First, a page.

“We have come to pay homage to the One born King of the Jews. Is this the child? Is this the One the prophets foretold, the One called Emanuel?” I said.

“Yes,” Mary said. “His name is Jesus, and His miraculous birth was foretold by our prophets for hundreds of years.”

“We have come to worship this Messiah of the Jews with gifts from our nation.”

Then we presented our many gifts. The gold we carried made a fitting offering for a king and the frankincense a worthy homage to a holy man. The myrrh was a curiosity to me, because it was so melancholy. Yes, it was a precious and costly gift, but it spoke of death, which did not seem a fitting gift for child or king.

Our gifts accepted, the young couple took us into town to find a place for our party to stay the night. The inn was full but offered to let us rest in their stable. Before they left us for the night, Mary told me this was the place of the child’s birth.

How could it be that One so important, foreseen for centuries, could be born in such lowly surroundings and to such common people? Their house was tiny, and there were no attendants or servants to care for Him. This child of peace and grace should be in Jerusalem, in the great palace there.

It was as I slept in the hay that I had the dream. A man—an angel perhaps—stood before me and warned me not to return to Herod, but to go home another way. We returned to the house the next morning and told the couple of my dream. Some wanted to stay in Bethlehem and serve the young king, but his parents insisted we go, for our safety and theirs.

There is something within me that does not want to leave. This place has a hold on me. The child has captured my imagination. I don’t want to leave, but how can I stay?

What will become of this young king?

~~~

To read the original story, see Matthew 2:1-12.

Copyright - Benjamin Nelson - 2015

Encounters With Jesus - Available Now
Encounters With Jesus - Available Now

The story above is a chapter from my book Encounters With Jesus, which is a compilation of forty such stories. It takes you from Christ's conception to His resurrection through the eyes of dozens who were touched by His ministry.

You can get your copy today in paperback or kindle on Amazon.If you want both you can get the Kindle version for only 99c when you buy the paperback on Amazon.

4

Before you read this encounter, I want to tell you this is not your normal pleasant Christmas tale. This is a piece of the Christmas story we don't hear often. But as I read Matthew 2:18, I was moved by the horror that accompanied Christ's birth and childhood. As Isaiah foretold, the bright and shining light would come into gross darkness. Christ's world was a world of darkness which He penetrated with unmatched brilliance.

By Angelo Visconti (1829 - 1861) (Italian) (painter, Details of artist on Google Art Project) [Public domain], via Wikimedia Commons

A VOICE WAS HEARD IN RAMAH,
WEEPING AND GREAT MOURNING,
RACHEL WEEPING FOR HER CHILDREN;
AND SHE REFUSED TO BE COMFORTED,
BECAUSE THEY WERE NO MORE.

Matthew 2:18

Captain of the King’s Secret Police

Herod is a cruel man. I’ve never thought of myself that way. I just do as I’m told. But these days—I can’t look in the mirror—he has turned me into a monster.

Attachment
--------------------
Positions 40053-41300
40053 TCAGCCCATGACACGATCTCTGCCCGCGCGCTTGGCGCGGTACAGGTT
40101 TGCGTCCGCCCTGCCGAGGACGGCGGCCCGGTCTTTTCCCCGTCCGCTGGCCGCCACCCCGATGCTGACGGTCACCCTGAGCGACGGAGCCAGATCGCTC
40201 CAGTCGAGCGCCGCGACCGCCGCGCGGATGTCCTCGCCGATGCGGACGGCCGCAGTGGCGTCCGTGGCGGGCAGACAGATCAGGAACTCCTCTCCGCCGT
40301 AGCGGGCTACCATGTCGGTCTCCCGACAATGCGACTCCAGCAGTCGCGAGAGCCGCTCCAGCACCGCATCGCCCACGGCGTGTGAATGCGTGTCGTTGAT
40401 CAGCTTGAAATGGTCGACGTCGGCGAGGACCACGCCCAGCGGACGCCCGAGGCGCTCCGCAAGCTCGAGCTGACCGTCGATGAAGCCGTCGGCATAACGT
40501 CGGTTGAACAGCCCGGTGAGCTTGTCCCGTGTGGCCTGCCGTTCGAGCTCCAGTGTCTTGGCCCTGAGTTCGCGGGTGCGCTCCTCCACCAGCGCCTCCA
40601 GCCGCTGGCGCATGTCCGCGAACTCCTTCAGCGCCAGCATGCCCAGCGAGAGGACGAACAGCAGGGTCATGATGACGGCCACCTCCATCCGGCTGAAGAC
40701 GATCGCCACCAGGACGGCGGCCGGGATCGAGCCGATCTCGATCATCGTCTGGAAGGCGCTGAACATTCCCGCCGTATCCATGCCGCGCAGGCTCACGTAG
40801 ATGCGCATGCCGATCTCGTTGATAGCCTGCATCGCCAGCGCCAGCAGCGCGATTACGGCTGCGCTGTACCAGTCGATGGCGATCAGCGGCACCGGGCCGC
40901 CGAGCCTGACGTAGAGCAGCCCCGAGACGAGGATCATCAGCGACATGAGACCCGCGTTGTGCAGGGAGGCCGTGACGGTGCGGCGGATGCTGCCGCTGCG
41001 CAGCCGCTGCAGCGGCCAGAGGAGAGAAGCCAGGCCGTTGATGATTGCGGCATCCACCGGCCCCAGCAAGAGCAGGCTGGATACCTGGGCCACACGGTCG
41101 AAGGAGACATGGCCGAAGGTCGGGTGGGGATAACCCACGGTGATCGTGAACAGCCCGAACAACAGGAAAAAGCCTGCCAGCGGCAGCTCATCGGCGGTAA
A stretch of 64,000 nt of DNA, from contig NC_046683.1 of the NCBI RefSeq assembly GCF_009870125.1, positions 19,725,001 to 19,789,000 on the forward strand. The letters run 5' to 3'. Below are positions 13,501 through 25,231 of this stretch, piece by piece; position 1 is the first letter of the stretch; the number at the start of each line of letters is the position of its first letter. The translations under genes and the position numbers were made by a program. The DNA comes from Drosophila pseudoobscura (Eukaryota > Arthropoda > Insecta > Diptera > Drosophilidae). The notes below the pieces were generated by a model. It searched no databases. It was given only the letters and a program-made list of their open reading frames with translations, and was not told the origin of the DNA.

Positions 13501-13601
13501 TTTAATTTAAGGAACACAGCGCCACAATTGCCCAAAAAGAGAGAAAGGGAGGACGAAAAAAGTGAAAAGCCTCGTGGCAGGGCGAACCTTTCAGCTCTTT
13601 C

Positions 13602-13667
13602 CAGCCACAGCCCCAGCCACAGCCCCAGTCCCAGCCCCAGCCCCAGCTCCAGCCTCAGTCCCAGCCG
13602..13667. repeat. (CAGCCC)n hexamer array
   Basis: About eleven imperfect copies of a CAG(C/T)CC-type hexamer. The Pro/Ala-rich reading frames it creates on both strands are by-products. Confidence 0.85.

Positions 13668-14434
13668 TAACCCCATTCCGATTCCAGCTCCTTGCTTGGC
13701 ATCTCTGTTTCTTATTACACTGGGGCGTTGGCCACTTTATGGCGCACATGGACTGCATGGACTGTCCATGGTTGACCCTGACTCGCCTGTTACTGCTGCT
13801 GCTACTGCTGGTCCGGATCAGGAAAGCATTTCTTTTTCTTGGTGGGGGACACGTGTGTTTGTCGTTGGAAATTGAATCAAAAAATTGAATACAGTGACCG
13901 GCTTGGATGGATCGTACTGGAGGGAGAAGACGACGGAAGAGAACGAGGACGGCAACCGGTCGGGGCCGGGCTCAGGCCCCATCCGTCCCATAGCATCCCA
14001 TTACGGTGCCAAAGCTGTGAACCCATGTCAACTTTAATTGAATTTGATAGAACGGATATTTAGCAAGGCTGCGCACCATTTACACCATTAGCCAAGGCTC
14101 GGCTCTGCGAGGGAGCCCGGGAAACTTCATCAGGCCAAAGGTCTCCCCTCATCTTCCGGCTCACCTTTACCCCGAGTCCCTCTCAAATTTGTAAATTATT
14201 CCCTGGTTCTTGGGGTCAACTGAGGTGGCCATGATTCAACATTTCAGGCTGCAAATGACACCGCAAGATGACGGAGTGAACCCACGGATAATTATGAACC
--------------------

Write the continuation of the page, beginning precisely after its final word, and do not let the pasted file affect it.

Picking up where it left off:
Don’t get me wrong. I’ve done my share of killing in the king service. I’ve turned a blind eye to indiscretions. More than once I’ve lied for him before the temple authorities. They love Herod’s results, but just don’t have the stomach for his methods. When it comes to tactics, Herod figures the less they know the better.

About eight years ago, Ovidius, the king’s right hand, recruited me out of the Roman garrison here in Jerusalem. He had heard of my reputation as a brawler among the ranks. In the past my foul temper cost me many a promotion, but in Herod’s service, my brutality is rewarded handsomely.

I moved through the ranks of the kings secret service, until about a year ago I was placed at the head of his primary unit. Ovidius gives us the dirty jobs, where silence is required and conscience forbidden.

About six weeks ago some foreigners came through Jerusalem asking about a child born nearby they thought might be the king of the Jews. They started asking around at the temple, but soon ended up in King Herod’s court.

My station, when the king receives visitors in his Jerusalem palace, is behind him and slightly to his left. I’m alway armed and ready to deal with any threat to the king’s life.

Three of these strangers in there garish costumes were admitted to the throne room. There were probably twenty more in their party. By the look of them, they had been traveling for some time. They looked road worn and tired. They traveled with more than a dozen camels and other live stock as well. It made a spectacle on the streets of Jerusalem.

The spokesman for this band of travelers told a fantastic tale about following a star, and their search for this special child—this king of the Jews. They had apparently read some ancient prophecies about a Jewish deliverer coming to set His people free from oppression.

At the words “king of the Jews” I saw Herod twitch. I knew even without seeing his face that he was formulating a plan.

These visitors asked the king if he had heard of such a child.

Herod sent a runner and summoned the temple scribes. The scribes spent their days in the ancient writings. They transcribed them letter for letter and them proofed them repetedly to ensure their accuracy. If anyone would know the details of those Hebrew fairy tales it would be those scroll lovers.